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Eric Robson

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Eric Robson last won the day on January 10

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  1. Hi Ken, I am at the other end O gauge, I don't do much now that I am back to aeroplanes but while my wife was alive I was looking after her almost 24/ 7. I tend to scratch build, the station is made from card and Depron the stonework was done with a pencil digging grooves it the white Depron then painted with acrylics. The loco is scratch built with brass and nickel silver. I will get back to it when I hang my flying boots up.
  2. Thanks LHF, all I could find on the Addlestone model website was 5mm black foam, I was aware the black is the same as the blue, what I was looking for was the 75mm thick sheets on the Blue foam website which is still called blue foam The foam I am using has taken the brown paper ok and now that is dry it is quite strong.
  3. One cowl and nacelle covered in brown paper. I has added a lot of strength to the foam, I found I only had enough screws and nuts to mount 1 motor so hopefully the order will arrive today and I can c get the other side done. the cowl will be glued on when all is up and running, motor and esc cooling is taken in from the under side of the cowl and exits where the under carriage should be. hand launching on this one.
  4. Some of the balsa on offer these days would be suitable for cricket bats.
  5. Sanding is not my favourite pastime either
  6. It's because there plain chocolate.
  7. In the old American war films they call them ships,
  8. Thank you for the comments, when it come to the engine cowls I made a profile of the side and top views and started building up the shape with laminations of 5mm foam this seemed to take forever so after the first quarter I looked for a different method. blue foam would be ideal but is now made as black foam, still called blue foam? but is not available at the moment. It's beginning to feel like WW2 everything is in short supply. I went to Wickes to see what they had and come out with a block of insulating foam 1200mm x 450mm x 50mm thick with foil on both sides just under £10. it sanded quite well but care needed as it can be damaged easily, I used a Permagrit block rough side to take it down near size then the smooth side to finish. It is not as strong as blue foam but I am going to cover it with brown paper which should strengthen it. The cowl and the three blocks for the nacelle weigh less than an ounce at this point. The one behind the cowl will be removable, the rear two will be fixed once the wiring is in.
  9. The depron wrapping on the fuselage was formed cold round a vac cleaner extension tube when forming depron it has a grain which is not noticeable but one way it forms the other it splits.
  10. Due to the shortage of balsa and Warbird Replicas Me 110 kits I decided to make one using Maker foam and Hobbycraft foam board and the last of some depron I had. It is a scaled down Brian Taylor plan of71" span, mine will be 57" span. the deciding factor was the availability of a Dynam canopy ( thank you Richard Wills) the basic fuselage is foamboard with f b formers covered mainly with 1/8" depron the wing is a simple maker foam flat bottom wing. I have a Flite test P38Lightning with this set up and it fly's very well.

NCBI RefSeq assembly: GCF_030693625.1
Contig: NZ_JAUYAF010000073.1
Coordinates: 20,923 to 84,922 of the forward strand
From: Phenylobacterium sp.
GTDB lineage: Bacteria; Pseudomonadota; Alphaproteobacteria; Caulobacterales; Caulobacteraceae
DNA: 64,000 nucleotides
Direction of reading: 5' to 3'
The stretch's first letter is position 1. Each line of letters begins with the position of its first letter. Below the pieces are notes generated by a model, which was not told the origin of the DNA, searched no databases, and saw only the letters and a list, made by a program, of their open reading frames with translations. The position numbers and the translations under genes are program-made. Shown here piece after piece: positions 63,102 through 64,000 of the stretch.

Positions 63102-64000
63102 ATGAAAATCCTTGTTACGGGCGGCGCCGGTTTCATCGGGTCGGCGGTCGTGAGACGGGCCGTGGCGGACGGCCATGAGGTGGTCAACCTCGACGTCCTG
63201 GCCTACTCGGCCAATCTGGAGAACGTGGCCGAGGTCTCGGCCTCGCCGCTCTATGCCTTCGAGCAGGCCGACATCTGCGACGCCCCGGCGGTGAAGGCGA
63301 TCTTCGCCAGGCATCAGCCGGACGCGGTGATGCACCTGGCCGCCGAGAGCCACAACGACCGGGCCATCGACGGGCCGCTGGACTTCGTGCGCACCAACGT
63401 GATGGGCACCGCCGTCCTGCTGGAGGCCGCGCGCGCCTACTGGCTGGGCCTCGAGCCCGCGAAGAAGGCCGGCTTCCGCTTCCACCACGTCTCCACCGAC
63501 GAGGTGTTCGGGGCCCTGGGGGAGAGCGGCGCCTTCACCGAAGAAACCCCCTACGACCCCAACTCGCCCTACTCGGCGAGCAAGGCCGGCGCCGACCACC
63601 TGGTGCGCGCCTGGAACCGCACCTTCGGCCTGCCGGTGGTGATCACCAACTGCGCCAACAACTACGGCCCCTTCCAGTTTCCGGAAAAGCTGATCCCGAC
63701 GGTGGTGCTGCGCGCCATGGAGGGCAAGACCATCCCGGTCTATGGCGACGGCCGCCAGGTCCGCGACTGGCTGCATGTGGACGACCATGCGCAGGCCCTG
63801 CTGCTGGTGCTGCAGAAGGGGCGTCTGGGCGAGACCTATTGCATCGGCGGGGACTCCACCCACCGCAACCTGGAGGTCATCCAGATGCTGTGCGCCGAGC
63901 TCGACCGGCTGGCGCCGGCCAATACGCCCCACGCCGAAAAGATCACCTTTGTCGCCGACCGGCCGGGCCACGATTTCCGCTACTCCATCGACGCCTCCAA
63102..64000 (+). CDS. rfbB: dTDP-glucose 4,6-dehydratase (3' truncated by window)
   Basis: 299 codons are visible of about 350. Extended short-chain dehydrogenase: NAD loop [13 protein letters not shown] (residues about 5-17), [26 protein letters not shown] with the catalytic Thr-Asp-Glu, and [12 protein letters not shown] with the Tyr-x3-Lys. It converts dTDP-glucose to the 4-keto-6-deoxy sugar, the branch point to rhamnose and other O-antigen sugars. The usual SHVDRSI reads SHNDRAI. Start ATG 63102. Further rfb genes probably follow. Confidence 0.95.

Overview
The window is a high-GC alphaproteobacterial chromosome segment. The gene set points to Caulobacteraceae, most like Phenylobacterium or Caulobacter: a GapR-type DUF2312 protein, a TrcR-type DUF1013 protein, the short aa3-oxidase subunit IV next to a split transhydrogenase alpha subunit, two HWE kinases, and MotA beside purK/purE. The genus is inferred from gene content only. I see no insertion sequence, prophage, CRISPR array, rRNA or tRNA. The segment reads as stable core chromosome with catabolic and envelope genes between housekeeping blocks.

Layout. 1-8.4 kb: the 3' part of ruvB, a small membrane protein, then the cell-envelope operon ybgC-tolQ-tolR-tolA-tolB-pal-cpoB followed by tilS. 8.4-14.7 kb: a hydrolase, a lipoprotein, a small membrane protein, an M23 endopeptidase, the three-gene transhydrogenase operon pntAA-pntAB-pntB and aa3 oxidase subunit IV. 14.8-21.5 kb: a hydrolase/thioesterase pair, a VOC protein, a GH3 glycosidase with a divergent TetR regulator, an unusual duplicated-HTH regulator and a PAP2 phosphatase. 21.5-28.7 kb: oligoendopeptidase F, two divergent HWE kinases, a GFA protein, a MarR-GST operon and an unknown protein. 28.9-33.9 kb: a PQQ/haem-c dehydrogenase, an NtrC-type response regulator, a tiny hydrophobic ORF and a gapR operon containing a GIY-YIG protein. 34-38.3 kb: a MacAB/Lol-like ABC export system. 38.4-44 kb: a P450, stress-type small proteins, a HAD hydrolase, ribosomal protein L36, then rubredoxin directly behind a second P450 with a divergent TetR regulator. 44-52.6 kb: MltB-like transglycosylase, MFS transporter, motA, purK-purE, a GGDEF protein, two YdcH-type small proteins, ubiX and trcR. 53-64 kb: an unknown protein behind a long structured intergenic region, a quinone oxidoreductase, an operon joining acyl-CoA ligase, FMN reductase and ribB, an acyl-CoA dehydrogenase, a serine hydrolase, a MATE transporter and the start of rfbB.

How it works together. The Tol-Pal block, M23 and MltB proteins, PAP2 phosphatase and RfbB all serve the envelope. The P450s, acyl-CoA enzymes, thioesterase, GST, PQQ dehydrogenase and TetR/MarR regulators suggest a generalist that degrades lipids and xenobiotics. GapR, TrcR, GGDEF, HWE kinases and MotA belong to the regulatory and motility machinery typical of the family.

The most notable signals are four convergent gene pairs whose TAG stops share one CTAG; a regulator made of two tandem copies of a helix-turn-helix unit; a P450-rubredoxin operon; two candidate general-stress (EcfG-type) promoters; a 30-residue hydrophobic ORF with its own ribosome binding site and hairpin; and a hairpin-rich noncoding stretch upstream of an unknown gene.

11. Sorry Jon, I should have realised that after making a remark on the cocktail sticks, in my last reply I should have said fin not rudder or vertical stab if you prefer. there are many ways it can be held down while the glue sets, a length of string with equal weights on each end hung over the elevator will put pressure on . With the Mustang I used superglue on the fin to elevator then PVA for the blocks either side these were then pinned till the glue dried.
  12. Early 20th century British workmanship was first class. the Titanic swimming pool is still full of water.
  13. Great work as usual Danny, I hope you have a good supply of blue foam as it is a scarce as balsa now. in fact it is now black but out of stock.
  14. Very good , both models. How many noticed the link to you tube?
  15. Hi Jonathan, before you glue the tail on ,I assume you mean the elevator make sure it is level and in the correct position. This is best done with the wings on, put a pin in the centre of the fuselage at the rear of the cockpit or the engine bulkhead, using string measure the distance to the tip of the tail plane it should be equal distance to both tips as an extra check see if the distance from the wing to the tail is the same. also check that the tail plane sits level on the fuselage I use the mark one eyeball test for this looking from the rear, but you can put the plane on a flat surface propping it level, check that the height of the tail plane is equal, when satisfied I pin it on then mark the position then cut the covering away and glue it on checking and re checking before it dries. If you have not got a clamp big enough weight on the tail plane will do till it dries. when fitting the rudder make sure it is in line and use a square to check it is at right angles to the elevator. Having said all that Peter Miller's Insanity fly's ok, see Jan RCME. Regarding the canopy I shape mine till it fits snug on the fuselage then I use servo screws to fasten it on. Richard is selling Gordon Whitehead scale model building books, a mine of information. Cheers Eric.
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